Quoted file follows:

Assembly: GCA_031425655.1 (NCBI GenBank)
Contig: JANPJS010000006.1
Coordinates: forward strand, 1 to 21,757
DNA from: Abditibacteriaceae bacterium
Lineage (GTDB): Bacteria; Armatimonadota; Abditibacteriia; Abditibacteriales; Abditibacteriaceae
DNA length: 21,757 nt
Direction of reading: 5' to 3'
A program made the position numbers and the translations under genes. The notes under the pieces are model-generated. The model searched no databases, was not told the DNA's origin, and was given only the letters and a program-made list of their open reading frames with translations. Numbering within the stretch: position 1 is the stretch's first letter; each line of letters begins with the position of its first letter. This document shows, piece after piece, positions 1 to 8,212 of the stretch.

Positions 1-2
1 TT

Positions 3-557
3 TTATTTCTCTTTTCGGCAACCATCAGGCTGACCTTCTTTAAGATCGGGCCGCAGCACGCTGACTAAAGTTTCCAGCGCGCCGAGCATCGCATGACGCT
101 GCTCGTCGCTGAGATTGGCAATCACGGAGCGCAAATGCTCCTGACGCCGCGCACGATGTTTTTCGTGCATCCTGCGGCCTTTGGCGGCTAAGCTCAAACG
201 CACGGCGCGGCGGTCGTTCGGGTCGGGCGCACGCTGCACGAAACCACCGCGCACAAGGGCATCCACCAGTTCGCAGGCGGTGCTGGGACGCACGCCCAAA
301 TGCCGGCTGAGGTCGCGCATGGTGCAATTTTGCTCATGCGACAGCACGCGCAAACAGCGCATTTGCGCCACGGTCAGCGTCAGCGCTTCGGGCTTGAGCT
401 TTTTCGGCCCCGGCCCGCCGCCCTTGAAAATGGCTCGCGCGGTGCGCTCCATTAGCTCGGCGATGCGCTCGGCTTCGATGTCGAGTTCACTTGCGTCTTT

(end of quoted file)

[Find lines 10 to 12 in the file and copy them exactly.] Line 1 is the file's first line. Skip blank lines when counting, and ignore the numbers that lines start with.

1 TT

Positions 3-557
3 TTATTTCTCTTTTCGGCAACCATCAGGCTGACCTTCTTTAAGATCGGGCCGCAGCACGCTGACTAAAGTTTCCAGCGCGCCGAGCATCGCATGACGCT